St Petersburg University and Geneva School of Social Sciences have initiated a massive project to develop social mechanisms to work with the migrants.


Regulating migration flows in Russian and Europe is among the most urgent issues to tackle in the world. The situation was worsened by the economic crises, especially in the developing countries, a series of coup d’etat and riots in the Arab countries, and creation of an umbrella organisation Islamic State. According to the Un data on the global migration, in 2017 the number of the global migrants is 258 mln people, an increase by 49% than in 2000, with one third, 76 mln people, relating to Europe. The USA is the first country by the number of migrants (49.8 mln), Germany and Russia following closely behind (12 mln people).

St Petersburg University has a considerable research potential to study migration phenomenon and develop a problem-solving scheme. Our main concern is to develop a model of the multifunctional social centre to work with the migrants. Primarily, the project will focus on how to protect the borders from the migrants and how to regulate migration canals to Russia and Europe.

The working group comprises 33 experts from the University in sociology, social work, international relations, law, mathematics, journalism, and cross-cultural communication. The leading experts from Geneva are Théogène-Octave Gakuba and Claudio Bolzman.

A migrant is not only a person who is hungry, poor, and unhappy. Migrants are numerous and heterogeneous group of people penetrating all social groups and spheres of society. 

Director of the project, SPbU Associate Professor Aleksandr Kuteinikov

“It is a global challenge. If we can respond to it in an informed, honest and sensible way, we will consolidate peace, global well-being, overcome poverty, starvation, and crises”, — said the Director of the project, SPbU Associate Professor Aleksandr Kuteinikov, Department of Sociology of Political and Social Processes.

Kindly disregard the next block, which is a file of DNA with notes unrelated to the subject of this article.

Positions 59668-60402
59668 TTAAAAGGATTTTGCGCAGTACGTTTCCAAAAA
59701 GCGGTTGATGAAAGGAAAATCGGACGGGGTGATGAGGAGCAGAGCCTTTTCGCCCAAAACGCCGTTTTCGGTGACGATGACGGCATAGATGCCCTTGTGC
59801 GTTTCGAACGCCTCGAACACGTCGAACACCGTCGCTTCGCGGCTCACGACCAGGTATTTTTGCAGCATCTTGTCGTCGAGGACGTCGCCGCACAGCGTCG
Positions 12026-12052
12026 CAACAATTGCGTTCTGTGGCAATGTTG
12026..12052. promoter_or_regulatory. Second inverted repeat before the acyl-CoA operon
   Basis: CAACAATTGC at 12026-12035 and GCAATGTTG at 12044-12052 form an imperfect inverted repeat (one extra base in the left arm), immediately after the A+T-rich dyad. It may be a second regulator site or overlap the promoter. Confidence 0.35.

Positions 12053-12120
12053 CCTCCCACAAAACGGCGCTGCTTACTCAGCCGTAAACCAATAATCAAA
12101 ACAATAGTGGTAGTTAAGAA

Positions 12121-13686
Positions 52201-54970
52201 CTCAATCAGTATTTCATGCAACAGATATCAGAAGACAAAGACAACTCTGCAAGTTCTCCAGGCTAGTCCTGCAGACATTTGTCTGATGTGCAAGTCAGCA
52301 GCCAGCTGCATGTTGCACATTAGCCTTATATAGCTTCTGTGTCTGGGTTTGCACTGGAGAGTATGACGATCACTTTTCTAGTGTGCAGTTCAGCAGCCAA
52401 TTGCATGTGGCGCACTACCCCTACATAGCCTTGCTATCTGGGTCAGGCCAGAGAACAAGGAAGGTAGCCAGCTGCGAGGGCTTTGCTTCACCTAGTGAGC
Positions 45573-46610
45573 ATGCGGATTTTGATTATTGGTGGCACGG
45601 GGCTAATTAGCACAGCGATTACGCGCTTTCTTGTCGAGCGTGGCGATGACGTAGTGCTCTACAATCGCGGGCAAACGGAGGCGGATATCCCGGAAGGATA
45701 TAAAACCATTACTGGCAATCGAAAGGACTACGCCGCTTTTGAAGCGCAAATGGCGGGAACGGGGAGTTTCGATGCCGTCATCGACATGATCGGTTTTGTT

The project will reveal how the migrants from various regions socially differ, study the current migration wave in Europe and delve into how we are currently collaborating with the migrants. It also will study migration policy in Russia and Switzerland, mechanisms that regulate migration from Europe, Asia, and Africa. In particular, we will study our Swiss colleagues’ experience who use methods of social works based on the research outcomes and findings. It can be explained by the fact that Switzerland has been long involved in accepting and adopting migrants, allocating finance in the migration sphere, and delegating tasks between the centre, regions, communities, and non-governmental organisations.

The research is applied in nature. To use the results and outcomes, we are planning to launch a multifunctional centre that:

  • accumulates information on experience and practices of social work with the migrants in Russia, Switzerland, and other countries in Europe
  • serves as a consulting centre for experts and organisations that deal with the migration studies
  • serves as a platform for sociological and other research and courses.

The research findings and outcomes will be used by the government, organisations and companies that work with the migrants. The centre will operate with the subsidy of the Federal Targeted Programme «Research and Developments in the Priority Areas of Research and Technological Complex of Russia in 2014-2020”.